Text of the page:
If there where an injury or later claim for compensation FireFighter would have some explaining to do to insurance company.
I'm sorry guys i just keep seeing these pics... video's of roof work going wrong yet it keeps happening ?????.
where is the logic in this.
I can't remember the last time here in Australia that a FireFighter was injured from from being on a roof.
Over here we have a large amount of bush fires and through TV coverage you get to see many civilians standing on there roof with a garden hose. Once the rural guys (volunteers) get them off the roof they say when was the last time you saw a FireFighter on the roof.... Answer... Never thats because its too dangerous we just don't do it.
More information on pics would have given a clearer picture of why this happened.
FireFighter 12 years.
Couple of observations which may change your mind a little. (I hope) this roof has 2x4 truss roofing on it. Notice the outside facia boards going up the gable end? They are 1x6. This is used when there is 2x4 rafters. (always the next size up trim as a minimum)
As for your comment on roof ladders, I don't agree. Even though this roof is a 6 pitch, how many people are injured by shallow pitched roofs? The answer is more than people on steep roofs. (I know this because I am a roofer and have been through these meetings more than my fair share)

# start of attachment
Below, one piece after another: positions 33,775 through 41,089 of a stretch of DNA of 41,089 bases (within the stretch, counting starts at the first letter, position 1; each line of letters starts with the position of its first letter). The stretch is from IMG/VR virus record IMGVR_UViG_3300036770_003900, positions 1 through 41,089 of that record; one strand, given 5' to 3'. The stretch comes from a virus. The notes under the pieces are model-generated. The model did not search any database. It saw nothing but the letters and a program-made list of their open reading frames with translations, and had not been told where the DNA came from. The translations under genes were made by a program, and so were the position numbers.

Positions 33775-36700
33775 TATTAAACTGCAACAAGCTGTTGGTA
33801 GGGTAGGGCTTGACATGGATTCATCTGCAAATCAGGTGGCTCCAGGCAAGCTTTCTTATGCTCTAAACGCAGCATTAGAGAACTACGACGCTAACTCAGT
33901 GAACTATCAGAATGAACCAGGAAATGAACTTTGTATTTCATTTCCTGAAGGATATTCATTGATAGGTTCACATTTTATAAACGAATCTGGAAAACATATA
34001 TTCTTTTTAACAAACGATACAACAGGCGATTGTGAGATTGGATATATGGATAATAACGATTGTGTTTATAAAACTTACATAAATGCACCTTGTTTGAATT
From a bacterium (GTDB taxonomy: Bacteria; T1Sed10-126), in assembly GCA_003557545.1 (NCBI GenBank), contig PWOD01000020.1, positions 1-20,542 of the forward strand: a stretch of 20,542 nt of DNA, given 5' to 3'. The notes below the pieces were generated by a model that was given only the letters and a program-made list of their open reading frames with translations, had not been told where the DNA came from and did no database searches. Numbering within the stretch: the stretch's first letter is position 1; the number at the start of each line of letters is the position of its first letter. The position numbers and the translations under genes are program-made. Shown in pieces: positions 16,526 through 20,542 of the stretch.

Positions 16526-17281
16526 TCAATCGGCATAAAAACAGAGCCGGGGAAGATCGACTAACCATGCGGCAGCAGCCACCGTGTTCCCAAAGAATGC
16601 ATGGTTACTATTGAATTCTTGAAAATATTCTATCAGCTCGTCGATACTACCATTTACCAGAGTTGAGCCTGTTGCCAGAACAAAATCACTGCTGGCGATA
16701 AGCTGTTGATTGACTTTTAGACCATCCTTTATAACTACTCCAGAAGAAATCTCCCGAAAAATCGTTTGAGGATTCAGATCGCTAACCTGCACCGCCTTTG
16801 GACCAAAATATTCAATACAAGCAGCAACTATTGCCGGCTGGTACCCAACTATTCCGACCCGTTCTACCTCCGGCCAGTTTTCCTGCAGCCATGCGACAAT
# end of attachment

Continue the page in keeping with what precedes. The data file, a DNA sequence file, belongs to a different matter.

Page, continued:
Having a roof ladder on any roof over a 3 pitch is an extra protector. If the plywood collapses and you are using a roof ladder you damn well aren't going to fall through the ladder with all your PPE AND SCBA on. This will afford you a better chance of being rescued without falling through the roof. The ridge board is holding the top hooks of the ladder while the bottom of the ladder would be supported by the top plate of the wall.
There is fire coming out of the gable end vent on side B. With fire on the other end of the roof venting through, this is telling you plain and simple that there is NO need to be on the roof because the fire is self venting, and also past the point where you can operate safely.
Look at photo 4. (down from the top) the building has a firefighter visible from the exterior before the roof has been vented. The missing windows should tell anyone with common sense the need for further ventilation is not necessary
Here in Hawaii County, the volunteers are not allowed to have SCBA, or do interior ops. Makes it hard to fight fire and save lives. I am working almost against all odds to change this, as all fireground personnel should have access to respiratory protection. If you are in the smoke you should be in the mask.
Do we even know if he was even SCBA sertafide to even to have one if not thay still have tot him better in Funamentels to have a SCBA on befor you go on the roof. I now from Exprens when we git calls for working strucher fires the first thing we do is on are way there we have are packs & masks on & have the air going buy the time we git on the sceen so that way all we have to do is plug in & go.